Navajo Prep celebrates 30th anniversary with reflection and outlook
FARMINGTON — Navajo Preparatory School was lauded by school leadership, founders, students and alumni on May 12 for its history and its track record of innovation throughout its 30 years as the sole Navajo Nation-sanctioned college-preparatory school.
The school was established in 1991 by the Navajo Nation Council's Education Committee. Its 83-acre campus was bought in 1995 by the tribe from the United Methodist Church.
Even though the site changed names from Navajo Methodist Mission, Navajo Mission Academy and Navajo Academy since its founding by the church, the students and alumni helped to solidify its academic reputation.
"This is such a great place to start," singer and former Miss Indian World Kansas K. Begaye said.
She graduated from the school in 2005.
"I know there are a lot of really great people who have come through Navajo Prep, have graduated and have done some amazing things. I'm proud to be part of this alumni," she said.
Joining the Navajo Prep family was one reason current student Watson Whitford came from Montana.
"It makes me feel good that we have support here at Navajo Prep. We have support from all of you," Whitford said at the celebration held on campus.
Betty Ojaye led Navajo Prep for 27 years before retiring in 2018.
Among those Ojaye recognized was Delegate Daniel E. Tso, who sponsored the tribal council bill in 1991 that created the charter to establish Navajo Prep and to appoint a task force to negotiate with the church to continue using the property for a school.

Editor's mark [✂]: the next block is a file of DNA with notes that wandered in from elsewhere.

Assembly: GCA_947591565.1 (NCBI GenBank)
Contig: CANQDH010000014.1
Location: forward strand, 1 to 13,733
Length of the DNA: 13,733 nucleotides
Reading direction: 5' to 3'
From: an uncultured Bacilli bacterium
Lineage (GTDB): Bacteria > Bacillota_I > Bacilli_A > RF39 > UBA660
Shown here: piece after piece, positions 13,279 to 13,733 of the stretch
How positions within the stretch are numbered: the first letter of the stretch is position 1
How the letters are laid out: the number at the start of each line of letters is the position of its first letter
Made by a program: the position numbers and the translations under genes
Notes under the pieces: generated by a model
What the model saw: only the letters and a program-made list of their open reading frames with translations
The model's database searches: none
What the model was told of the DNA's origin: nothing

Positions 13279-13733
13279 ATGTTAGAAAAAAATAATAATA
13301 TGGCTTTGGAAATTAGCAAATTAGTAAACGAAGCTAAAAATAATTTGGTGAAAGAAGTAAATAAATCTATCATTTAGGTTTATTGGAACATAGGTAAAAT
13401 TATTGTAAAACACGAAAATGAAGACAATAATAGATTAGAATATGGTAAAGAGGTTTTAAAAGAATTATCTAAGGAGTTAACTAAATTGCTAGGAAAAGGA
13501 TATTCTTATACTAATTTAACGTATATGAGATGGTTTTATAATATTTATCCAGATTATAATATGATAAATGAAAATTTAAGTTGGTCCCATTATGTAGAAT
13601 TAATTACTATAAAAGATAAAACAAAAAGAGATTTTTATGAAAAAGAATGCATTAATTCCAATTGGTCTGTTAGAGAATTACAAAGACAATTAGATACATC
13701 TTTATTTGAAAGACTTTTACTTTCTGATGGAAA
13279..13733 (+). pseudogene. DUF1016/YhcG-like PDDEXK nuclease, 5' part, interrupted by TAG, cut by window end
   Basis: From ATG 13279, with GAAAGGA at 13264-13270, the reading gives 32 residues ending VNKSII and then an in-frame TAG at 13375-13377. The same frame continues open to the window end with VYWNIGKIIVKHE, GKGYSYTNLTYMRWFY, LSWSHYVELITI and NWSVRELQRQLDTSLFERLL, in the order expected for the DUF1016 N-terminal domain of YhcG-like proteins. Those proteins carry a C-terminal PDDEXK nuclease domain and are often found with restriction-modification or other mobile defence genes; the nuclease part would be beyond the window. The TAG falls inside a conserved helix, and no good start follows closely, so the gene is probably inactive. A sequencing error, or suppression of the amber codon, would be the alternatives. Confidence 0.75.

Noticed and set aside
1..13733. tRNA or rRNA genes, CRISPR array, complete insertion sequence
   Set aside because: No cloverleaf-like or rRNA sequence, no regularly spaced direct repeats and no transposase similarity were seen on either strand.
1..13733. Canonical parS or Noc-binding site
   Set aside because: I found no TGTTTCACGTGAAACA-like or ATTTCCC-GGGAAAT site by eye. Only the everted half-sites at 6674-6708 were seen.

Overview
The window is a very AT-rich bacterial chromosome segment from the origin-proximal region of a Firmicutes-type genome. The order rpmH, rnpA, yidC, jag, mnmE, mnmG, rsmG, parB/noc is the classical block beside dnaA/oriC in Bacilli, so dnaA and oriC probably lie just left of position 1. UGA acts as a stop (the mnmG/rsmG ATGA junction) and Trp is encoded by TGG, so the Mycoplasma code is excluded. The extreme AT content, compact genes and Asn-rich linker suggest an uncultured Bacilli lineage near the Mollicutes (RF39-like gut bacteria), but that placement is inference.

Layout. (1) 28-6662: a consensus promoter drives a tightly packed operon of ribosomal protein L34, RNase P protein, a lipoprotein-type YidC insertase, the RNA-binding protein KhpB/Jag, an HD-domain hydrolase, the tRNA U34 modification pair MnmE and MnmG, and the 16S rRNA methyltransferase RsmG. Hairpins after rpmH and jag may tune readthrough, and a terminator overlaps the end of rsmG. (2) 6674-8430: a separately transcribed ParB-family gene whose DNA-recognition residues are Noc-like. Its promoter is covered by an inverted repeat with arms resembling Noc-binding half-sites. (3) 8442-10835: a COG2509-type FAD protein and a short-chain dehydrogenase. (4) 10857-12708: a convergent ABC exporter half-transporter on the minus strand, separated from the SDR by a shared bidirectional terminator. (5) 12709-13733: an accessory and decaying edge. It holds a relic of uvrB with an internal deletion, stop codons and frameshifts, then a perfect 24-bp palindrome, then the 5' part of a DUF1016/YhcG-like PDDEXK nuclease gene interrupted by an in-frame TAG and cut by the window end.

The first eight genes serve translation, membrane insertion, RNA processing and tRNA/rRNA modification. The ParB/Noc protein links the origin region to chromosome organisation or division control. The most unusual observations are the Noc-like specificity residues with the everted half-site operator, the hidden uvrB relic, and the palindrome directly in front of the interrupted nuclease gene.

"That was the beginning. That was the powerful resolution that first came out," Ojaye said.
Tso listened to Ojaye's remarks from the audience and later received a blanket designed for the 30th anniversary.
During George Arthur's terms on the tribal council, he sponsored several bills that provided funding to Navajo Prep.
Arthur said his connection to the campus started when his parents brought him to Navajo Methodist Mission in 1952.
He pointed out the building that housed classrooms for the high school and the gymnasium, where basketball games were held, including several victories over Farmington High School.
"That was the beginning of my relationship on these grounds," said Arthur, who graduated in 1964.
It was Sept. 10, 1991 when Navajo Prep held its first student orientation.
Ojaye proudly announced the date while reading a portion of the letter that then tribal President Peterson Zah wrote to students, parents and staff to mark the occasion.
She read the following from Zah's letter, "you are to be commended for your support of the newly chartered Navajo Preparatory School, which offers an educational program for Navajo gifted and talented students."
Throughout the three decades, the school has been dedicated to sustaining Navajo language and culture while increasing its curriculum to include the International Baccalaureate Diploma Programme.
Bringing the IB program received huge support from Delegate Edison Wauneka, who served on the board of trustees for years, said Shawna Becenti, the head of school.
The school is continuing to work towards expanding the IB program to include the Middle Years Programme to freshmen and sophomores.
"That's where the direction of education has been wanting to go – inquiry-based instruction," Becenti said.
The school is preparing to start construction on a new residential home in fiscal year 2023 using funding approved by New Mexico state officials.
"We do need a new dorm. There's a lot of students that want to come to this institution and we're so excited about that," Board of Trustees member Sherrick Roanhorse said.
School leaders also want to renovate a 36,000-square-foot building to house the arts department and the Diné Bizaad Institute.
"We want to be on the forefront for our language and culture," Becenti said, then added that money is needed to reach that goal.
Noel Lyn Smith covers the Navajo Nation for The Daily Times. She can be reached at 505-564-4636 or by email at email@example.com.
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